THE Scottish Government has been asked to step in and “save” one of the last remaining undeveloped dune systems in the country after a council approved a golf course development on top of it.

On Wednesday, the Highland Council’s planning committee voted by eight to six to grant approval to plans to develop on Coul Links at Embo, north of Dornoch in Sutherland.

Organisations including RSPB Scotland and the Scottish Wildlife Trust have condemned the result and urged ministers to “call in” the application – which would see a government review before a final decision on whether to block the development.

The Coul Links site forms part of the Loch Fleet Site of Special Scientific Interest (SSSI) and the Dornoch Firth and Loch Fleet Special Protection Area (SPA).

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Bruce Wilson, the head of policy at the Scottish Wildlife Trust, said: “Protected sites exist to not only help preserve extremely valuable places for nature and people but also to signpost very clearly where it is not appropriate to place developments.

“In a nature and climate emergency, which the Highland Council themselves have declared, this does not represent a sustainable decision. We are once again in the position of asking Scottish Ministers to call this in.”

Kenna Chisholm, RSPB Scotland’s area manager for the north Highlands, said: “Due to the decision by Highland Council to grant permission for the golf course, contrary to its own official’s advice and disregarding nearly 750 objections including from NatureScot, we are once again asking Scottish Ministers to save Coul Links.

“It’s really regrettable the proposals are now at this stage given how clearly it’s been shown that Coul Links is not the place for this kind of development. We’re urging Ministers to call in the development to ensure that Coul Links (below) is safeguarded for nature and people into the future rather than being irreparably harmed.”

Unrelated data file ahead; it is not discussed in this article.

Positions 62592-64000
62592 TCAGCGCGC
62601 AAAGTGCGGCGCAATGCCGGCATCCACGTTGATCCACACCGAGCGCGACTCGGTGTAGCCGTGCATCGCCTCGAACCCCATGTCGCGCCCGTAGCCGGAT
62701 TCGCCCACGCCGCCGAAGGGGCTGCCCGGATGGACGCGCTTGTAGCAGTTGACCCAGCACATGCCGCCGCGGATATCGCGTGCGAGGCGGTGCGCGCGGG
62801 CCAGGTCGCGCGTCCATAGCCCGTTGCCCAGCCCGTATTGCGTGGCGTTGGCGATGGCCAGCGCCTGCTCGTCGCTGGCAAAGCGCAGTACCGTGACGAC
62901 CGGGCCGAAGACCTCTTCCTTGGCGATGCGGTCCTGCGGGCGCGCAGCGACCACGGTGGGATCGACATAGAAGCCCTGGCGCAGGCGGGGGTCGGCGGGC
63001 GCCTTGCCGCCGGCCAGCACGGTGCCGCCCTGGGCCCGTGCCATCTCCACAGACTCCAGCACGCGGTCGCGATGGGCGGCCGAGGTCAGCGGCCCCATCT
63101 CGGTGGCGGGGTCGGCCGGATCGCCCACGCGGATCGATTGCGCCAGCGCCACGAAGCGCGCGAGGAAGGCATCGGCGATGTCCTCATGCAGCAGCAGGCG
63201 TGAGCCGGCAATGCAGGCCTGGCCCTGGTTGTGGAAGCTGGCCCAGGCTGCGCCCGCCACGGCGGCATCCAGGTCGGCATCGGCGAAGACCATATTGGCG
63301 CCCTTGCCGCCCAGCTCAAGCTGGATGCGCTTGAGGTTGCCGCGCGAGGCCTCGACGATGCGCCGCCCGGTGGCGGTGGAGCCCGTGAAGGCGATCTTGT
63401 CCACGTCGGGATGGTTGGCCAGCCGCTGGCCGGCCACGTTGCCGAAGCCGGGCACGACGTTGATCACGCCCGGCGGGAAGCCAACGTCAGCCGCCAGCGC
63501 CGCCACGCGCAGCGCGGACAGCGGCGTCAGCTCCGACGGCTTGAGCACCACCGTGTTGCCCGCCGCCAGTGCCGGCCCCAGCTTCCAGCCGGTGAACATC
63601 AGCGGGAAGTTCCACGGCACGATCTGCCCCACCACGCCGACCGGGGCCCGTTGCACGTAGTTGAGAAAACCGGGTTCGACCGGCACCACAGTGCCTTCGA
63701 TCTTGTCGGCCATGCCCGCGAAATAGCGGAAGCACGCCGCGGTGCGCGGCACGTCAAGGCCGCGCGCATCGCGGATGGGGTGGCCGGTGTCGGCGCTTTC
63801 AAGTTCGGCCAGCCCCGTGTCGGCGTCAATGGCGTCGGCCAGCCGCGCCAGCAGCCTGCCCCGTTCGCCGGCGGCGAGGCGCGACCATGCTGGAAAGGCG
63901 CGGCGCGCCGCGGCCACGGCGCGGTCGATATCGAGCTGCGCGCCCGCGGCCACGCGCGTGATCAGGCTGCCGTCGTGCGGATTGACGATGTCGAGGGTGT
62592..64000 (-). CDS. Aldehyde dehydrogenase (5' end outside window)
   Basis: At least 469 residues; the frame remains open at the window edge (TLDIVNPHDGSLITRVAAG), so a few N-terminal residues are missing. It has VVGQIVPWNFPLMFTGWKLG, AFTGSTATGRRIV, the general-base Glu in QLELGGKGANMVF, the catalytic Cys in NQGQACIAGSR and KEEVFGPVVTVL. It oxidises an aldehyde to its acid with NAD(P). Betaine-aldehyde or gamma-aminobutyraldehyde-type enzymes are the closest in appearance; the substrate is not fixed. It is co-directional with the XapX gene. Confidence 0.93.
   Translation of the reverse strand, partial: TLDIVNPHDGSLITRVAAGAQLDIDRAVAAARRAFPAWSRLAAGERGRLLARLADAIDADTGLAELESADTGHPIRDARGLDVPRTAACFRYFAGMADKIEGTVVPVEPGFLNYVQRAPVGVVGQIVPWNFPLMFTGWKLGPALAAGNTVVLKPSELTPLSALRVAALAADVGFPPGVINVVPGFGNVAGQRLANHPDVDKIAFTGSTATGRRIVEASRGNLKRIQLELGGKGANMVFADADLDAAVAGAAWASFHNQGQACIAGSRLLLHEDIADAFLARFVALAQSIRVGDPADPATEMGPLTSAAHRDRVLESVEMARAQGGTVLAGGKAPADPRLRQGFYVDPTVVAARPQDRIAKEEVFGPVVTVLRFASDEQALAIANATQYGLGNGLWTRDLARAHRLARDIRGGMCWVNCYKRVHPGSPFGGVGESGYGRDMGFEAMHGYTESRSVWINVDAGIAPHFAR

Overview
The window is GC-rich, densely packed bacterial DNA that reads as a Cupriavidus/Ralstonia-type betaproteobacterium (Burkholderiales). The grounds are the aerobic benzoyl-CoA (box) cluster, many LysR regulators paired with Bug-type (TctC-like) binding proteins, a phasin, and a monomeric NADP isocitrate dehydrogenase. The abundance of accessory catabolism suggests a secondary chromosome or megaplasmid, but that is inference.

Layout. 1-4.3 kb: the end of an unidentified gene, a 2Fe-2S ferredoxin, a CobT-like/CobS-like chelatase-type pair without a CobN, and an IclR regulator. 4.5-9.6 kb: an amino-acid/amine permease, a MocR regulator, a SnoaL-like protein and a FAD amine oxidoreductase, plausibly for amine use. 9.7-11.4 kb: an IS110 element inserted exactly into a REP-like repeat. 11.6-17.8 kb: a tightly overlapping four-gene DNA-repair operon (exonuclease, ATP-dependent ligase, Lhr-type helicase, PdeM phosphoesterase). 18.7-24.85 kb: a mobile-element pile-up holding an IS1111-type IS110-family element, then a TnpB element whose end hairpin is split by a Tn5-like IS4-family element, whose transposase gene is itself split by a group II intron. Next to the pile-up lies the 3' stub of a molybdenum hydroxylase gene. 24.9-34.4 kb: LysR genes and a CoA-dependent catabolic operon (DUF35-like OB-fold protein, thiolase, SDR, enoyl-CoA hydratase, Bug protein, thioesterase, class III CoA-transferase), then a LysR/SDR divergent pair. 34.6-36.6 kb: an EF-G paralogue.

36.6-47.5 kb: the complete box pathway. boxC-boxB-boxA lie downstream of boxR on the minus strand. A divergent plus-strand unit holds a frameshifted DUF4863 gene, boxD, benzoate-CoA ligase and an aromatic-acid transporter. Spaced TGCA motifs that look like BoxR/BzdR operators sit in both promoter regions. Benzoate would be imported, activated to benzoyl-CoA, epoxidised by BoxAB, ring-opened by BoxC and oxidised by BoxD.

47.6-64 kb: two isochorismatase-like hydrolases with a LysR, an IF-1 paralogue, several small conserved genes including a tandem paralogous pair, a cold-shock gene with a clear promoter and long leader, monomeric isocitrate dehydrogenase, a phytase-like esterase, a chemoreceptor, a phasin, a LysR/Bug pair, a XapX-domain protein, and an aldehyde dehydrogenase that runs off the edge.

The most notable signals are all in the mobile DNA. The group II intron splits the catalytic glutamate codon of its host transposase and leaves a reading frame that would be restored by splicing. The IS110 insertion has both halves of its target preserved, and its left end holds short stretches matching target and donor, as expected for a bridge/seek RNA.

The National: The meeting will discuss the controversial plan for a golf course on the sand dunes near Embo in Sutherland

Developers Communities for Coul Limited (C4C) say that the 18-hole golf course could help safeguard a sustainable future for the local area.

They claim the course would create some 400 jobs and generate £11 million for the local economy each year.

C4C director Gordon Sutherland said: “We are absolutely delighted that councillors have voted in favour of our application after careful consideration of all the information presented to them.

“Our plans, which have had the backing of local people from the outset, offer a genuine chance to create much-needed new employment opportunities in an area where the working age population is falling, threating the future viability of fragile communities.

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"They also provide a guaranteed future for the wonderful wild coastal environment of Coul Links, which is currently sadly neglected and at risk.

“Local democracy has been at the heart of today’s decision, and we trust that will continue to be the case when Scottish Ministers come to consider our application.”

In 2020, the Scottish Government rejected plans to develop on Coul Links, saying: “The Scottish Government has considered the reporter’s findings carefully and agree with the recommendation that planning permission should be refused.

“The likely detriment to natural heritage is not outweighed by the socio-economic benefits of the proposal.”

The National: Ariane Burgess is Convener of the Scottish Parliament’s Local Government, Housing and Planning Committee.

Scottish Green MSP Ariane Burgess (above) said she would lobby ministers to reject the plans.

The Highlands and Islands MSP went on: “Coul Links is a spectacular site of environmental significance and has several important international environmental designations. 

“This is the second time a plan for a totally inappropriate golf development on this land has been brought forward; the second time local communities and environmental groups have had to fight against multi-millionaire developers and the second time that the application will need to be reconsidered by Government Ministers.

“Local residents value and cherish this special and unique landscape, and it’s deeply disappointing that councillors on the panel opted to ignore those concerns as well as those raised by environmental groups on behalf of the voiceless wildlife that depends on this rare and precious habitat."